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Last issue we had GA Foil’s second iteration of the Poison on test – this has more of a focus on the wave sector of the market. This time round we had the Cross – the do-it-all wing in GA Foil’s line up. A year is a long time in the world of winging as we know, and the new Cross has rolled with the times and there are several new and well considered features in evidence.
The Cross, as with the Poison, makes use of a new Dacron from Dimension in the leading edge and in the strut. As in the world of ‘kite’ construction, a huge area of competition now is in the world of materials, with the key terms of ‘stiff’ and ‘light being at the fore. With this in mind, the new Dacron increases the stiffness of the leading edge, while the use of triple ripstop gives the canopy strength and additional rigidity. A Kevlar line also runs along the trailing edge to increase the strength here and to minimise the need for heavier reinforcements. In another nod to weight reduction, the number of handles has been reduced to give the Cross an altogether lighter and more trimmed back feel compared to its predecessor. Inflation is via a one-pump system, and the Cross, unlike the Poison, has windows, with two placed either side of the centre strut.
The Cross is available in 6 sizes, ranging from 2.2 through to 6.2. We had the middle-of-the-range 5.2 on test. On the water and the Cross feels light and is easy to position to get you started. For flipping onto its front it is east to work your way around to the trimmed down tips, and for beginner wingers, this would be an easy introduction to the sport. Getting to your feet and getting going and the Cross proves itself to be a well-balanced wing with an impressive low end. We got the 5.2 going in light conditions and the low and end the pumpability ensured that with some aggressive pumping you got more than enough of an injection of power to get you going.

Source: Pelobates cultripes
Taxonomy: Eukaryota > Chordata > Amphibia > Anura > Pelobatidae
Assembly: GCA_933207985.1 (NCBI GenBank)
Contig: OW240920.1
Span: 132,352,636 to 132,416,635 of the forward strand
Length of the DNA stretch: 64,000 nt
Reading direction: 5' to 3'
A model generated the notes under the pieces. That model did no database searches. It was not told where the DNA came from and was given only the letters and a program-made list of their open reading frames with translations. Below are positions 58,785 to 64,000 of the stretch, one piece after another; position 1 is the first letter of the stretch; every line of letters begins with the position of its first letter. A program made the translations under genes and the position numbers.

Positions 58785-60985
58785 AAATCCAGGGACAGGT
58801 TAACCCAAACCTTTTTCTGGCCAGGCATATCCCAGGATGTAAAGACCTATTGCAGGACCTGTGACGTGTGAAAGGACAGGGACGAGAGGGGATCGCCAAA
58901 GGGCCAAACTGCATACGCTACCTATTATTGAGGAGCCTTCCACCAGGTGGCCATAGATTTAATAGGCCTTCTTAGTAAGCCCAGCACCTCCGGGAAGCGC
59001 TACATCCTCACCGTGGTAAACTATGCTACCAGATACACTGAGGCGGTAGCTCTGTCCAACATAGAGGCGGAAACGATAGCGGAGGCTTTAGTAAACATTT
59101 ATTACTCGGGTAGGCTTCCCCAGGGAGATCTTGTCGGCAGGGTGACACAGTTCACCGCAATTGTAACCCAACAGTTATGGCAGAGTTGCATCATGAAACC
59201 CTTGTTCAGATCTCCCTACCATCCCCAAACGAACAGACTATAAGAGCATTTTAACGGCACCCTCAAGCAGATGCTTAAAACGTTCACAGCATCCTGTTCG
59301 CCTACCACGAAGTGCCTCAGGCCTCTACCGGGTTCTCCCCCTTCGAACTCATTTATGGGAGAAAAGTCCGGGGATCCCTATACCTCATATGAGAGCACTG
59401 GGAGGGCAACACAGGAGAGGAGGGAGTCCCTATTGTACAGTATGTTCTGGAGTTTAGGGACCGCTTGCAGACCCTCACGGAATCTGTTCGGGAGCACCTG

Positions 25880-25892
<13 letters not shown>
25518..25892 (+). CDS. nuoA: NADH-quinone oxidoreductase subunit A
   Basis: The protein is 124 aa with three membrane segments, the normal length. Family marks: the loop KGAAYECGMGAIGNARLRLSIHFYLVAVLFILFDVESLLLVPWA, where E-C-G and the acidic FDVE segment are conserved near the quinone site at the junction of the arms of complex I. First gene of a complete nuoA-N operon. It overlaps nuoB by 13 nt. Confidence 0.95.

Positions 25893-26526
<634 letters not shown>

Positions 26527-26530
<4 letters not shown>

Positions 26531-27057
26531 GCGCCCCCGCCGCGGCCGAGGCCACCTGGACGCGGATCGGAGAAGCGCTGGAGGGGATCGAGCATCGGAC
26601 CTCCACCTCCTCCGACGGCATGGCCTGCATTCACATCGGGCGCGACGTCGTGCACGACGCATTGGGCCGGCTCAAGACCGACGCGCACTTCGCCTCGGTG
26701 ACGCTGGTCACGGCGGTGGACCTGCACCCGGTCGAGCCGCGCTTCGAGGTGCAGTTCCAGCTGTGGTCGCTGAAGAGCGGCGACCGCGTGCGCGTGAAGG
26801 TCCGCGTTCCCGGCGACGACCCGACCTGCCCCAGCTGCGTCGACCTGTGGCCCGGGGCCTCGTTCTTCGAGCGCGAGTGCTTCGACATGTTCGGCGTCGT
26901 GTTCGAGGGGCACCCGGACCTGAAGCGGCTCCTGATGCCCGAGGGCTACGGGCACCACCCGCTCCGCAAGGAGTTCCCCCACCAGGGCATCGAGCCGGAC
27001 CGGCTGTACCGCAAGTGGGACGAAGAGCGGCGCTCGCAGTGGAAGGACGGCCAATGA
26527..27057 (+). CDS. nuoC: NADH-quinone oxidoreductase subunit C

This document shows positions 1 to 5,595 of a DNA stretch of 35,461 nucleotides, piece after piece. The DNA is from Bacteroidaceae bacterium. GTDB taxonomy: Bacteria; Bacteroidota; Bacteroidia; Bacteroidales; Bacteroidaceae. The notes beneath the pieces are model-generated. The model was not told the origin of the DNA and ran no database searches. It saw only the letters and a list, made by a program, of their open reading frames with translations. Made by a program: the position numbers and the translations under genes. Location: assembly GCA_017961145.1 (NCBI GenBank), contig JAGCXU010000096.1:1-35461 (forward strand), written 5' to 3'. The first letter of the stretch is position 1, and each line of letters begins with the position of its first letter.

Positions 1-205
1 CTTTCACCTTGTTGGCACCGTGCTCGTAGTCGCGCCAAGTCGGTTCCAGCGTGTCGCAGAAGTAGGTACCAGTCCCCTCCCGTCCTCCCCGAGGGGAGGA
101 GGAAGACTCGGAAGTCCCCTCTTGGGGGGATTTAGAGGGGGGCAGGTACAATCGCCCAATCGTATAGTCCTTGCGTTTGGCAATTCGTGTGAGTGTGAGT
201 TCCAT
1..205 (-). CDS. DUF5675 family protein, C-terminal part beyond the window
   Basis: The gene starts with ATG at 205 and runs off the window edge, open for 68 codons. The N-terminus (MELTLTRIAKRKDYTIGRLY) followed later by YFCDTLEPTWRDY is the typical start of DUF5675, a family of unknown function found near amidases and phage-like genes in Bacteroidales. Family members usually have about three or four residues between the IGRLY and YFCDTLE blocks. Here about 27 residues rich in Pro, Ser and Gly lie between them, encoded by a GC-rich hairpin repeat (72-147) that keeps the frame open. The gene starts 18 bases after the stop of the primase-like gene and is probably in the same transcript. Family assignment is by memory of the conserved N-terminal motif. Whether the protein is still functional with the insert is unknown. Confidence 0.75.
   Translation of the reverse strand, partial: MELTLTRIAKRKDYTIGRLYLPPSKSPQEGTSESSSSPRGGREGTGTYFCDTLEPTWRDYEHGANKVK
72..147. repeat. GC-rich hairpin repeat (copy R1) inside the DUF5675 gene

In terms of handling, the positioning of the handles is excellent and the front handle is wide enough to shift your hand around to adjust the amount of pull you receive here. The generous leading edge diameter ensures that the Cross is very stable once you are up and riding and there is no twitchiness of unexpected movement which will, again, appeal to the beginner/intermediate market..
For boosting you can generate a solid amount of power with the Cross and can keep loading it up. We thought that in the smaller sizes and with a good amount of wind, the power and stiffness would turn the Cross into a boosting machine. For flagging out the Cross behind you, it will do this, but is not as comfortable in this environment as the Poison. Overall we felt that the Cross was a very well-considered evolution of its predecessor which knows its target market and meets the need of this perfectly. AH
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